Located in Western Colorado along the Colorado Divide, River Bridge Regional Center serves Garfield, Eagle, Pitkin, and Rio Blanco counties. These four counties are diverse in their geographical makeup, industry, and population. Garfield, Pitkin, and Rio Blanco counties are located in the 9th Judicial District and Eagle County is located in the 5th Judicial District of Colorado. Garfield County is centrally located amongst the four counties and is home to River Bridge Regional Center, located in Glenwood Springs.
From mountainous geography in the Central Rocky Mountains to semiarid desert in northwestern Colorado, the topographic makeup of Garfield, Eagle, Pitkin, and Rio Blanco counties consists of an array of industry and unique characteristics.
Garfield County covers 2,958 square miles and in 2015 had an estimated population of 58,094 according to US Census Data. It is home to the second largest designated wilderness area in Colorado, the Flattops Wilderness, and nearly 60% of the county is federal public lands. Primary industry includes energy development, tourism, ranching, and farming. Garfield County consists of 6 municipalities: Glenwood Springs, Rifle, Carbondale, Silt, New Castle and Parachute, as well as Battlement Mesa, an unincorporated residential community. Approximately 19 persons reside per square mile in the county. The cost of living index in Garfield County is 129.4 compared to the United States average cost of living 100. The cost of living index shows the difference in living costs between counties based on the average cost of living in the US.
Eagle County covers 1,694 square miles and in 2015 had an estimated population of 52,576. It is made up of mountainous terrain and is economically rooted in the resort and tourism industry. Approximately 25 persons reside per square mile. The cost of living index in Eagle County is 176.3 compared to the US average of 100. Employment is centered on accommodation and food services, recreation and entertainment, retail trade, and construction sectors. Eagle County is widely known for its ski resorts Vail and Beaver Creek. It is made up of many small communities. Municipalities include Vail, Avon, Eagle, Gypsum, Minturn, Red Cliff, unincorporated Eagle-Vail, and Edwards. The mountainous terrain separates the southwestern corner of the county where Basalt and unincorporated El Jebel are located. 80% of the town of Basalt is located in Eagle County, an hour to an hour-and-a-half drive through Garfield County to reach this isolated region.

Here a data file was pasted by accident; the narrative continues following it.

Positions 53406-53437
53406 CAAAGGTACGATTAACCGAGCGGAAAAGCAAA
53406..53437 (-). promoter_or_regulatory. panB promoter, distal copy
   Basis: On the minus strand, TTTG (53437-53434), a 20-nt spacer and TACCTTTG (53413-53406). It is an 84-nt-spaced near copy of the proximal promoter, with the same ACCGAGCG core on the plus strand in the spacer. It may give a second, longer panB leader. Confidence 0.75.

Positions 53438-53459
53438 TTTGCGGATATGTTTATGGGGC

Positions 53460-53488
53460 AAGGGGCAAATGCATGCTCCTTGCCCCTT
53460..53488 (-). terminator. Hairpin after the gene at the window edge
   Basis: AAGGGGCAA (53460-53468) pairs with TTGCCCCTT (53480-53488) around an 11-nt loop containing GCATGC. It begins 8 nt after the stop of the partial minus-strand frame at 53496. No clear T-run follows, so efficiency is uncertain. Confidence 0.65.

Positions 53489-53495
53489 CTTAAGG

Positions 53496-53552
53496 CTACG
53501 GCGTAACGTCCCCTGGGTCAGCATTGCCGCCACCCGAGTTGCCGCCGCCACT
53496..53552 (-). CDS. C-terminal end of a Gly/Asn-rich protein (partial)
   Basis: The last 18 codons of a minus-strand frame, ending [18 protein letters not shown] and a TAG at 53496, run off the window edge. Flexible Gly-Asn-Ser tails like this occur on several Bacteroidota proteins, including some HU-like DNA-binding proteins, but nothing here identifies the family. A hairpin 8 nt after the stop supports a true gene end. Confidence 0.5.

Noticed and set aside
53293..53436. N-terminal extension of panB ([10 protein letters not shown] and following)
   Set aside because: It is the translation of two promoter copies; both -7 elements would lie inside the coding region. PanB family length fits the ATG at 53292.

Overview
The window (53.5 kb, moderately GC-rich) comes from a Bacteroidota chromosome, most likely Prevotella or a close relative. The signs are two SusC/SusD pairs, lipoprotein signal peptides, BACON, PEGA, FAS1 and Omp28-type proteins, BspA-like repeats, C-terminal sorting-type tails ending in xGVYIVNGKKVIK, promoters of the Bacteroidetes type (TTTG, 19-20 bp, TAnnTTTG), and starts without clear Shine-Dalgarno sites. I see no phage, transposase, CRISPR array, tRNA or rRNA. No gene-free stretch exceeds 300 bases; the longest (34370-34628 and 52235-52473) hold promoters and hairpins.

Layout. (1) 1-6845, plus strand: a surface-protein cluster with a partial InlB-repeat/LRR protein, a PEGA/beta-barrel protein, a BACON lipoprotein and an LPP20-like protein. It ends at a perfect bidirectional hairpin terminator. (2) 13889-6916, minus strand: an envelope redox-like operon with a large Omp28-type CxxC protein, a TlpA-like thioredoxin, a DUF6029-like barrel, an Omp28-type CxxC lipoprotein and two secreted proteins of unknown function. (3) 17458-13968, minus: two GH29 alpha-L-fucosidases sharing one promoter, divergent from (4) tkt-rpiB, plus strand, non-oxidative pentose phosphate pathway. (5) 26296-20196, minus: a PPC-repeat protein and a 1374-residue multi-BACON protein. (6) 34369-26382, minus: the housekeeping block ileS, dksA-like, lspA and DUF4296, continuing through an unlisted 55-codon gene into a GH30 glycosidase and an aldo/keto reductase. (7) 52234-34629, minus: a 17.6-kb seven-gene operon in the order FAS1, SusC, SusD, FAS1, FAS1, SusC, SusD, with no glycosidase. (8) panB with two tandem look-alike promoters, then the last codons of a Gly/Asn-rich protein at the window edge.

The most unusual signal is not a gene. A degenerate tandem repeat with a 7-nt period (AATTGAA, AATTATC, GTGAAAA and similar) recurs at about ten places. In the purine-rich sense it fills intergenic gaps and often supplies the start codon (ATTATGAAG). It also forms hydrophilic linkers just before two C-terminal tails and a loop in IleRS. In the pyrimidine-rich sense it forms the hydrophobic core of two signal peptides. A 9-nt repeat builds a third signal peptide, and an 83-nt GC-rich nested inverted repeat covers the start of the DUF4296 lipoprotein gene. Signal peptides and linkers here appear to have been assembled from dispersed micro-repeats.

Covering 975 square miles Pitkin County is located in the Central Rocky Mountains and has an estimated population of 17,420 in 2015. Approximately 18 persons reside per square mile. The cost of living index in Pitkin County is 340.7 compared to the United States average of 100. Pitkin County is best known for its four ski resorts Aspen Mountain, Aspen Highlands, Buttermilk, and Snowmass. Tourism is the heart of the local economy. Employment is centered on accommodation and food services, recreation and entertainment, retail trade, and construction sectors. Pitkin County includes the communities of Aspen, Snowmass, Woody Creek, Old Snowmass, Meredith, Thomasville, Redstone, and portions of the Town of Basalt. Pitkin County is home to 6 mountains over 14,000 feet: Pyramid Peak, Snowmass Peak, Capitol Peak, Castle Peak, Maroon Peak, and North Maroon Peak.
Rio Blanco County
Rio Blanco County is located in rural northwestern Colorado and covers 3,228 square miles with a population of 6,712 in 2015. Approximately 75% of the county lands are federally owned and include White River National Forest and Routt National Forest. Rio Blanco has the lowest population density of the four counties served with 2 persons per square mile. Rio Blanco County is home to Meeker, Rangely, and unincorporated Buford. The primary industry in this rural area is agriculture, coal, nahcolite, natural gas, oil, oil shale, and recreation. The cost of living index in Rio Blanco County was 112.5 compared to the US average of 100.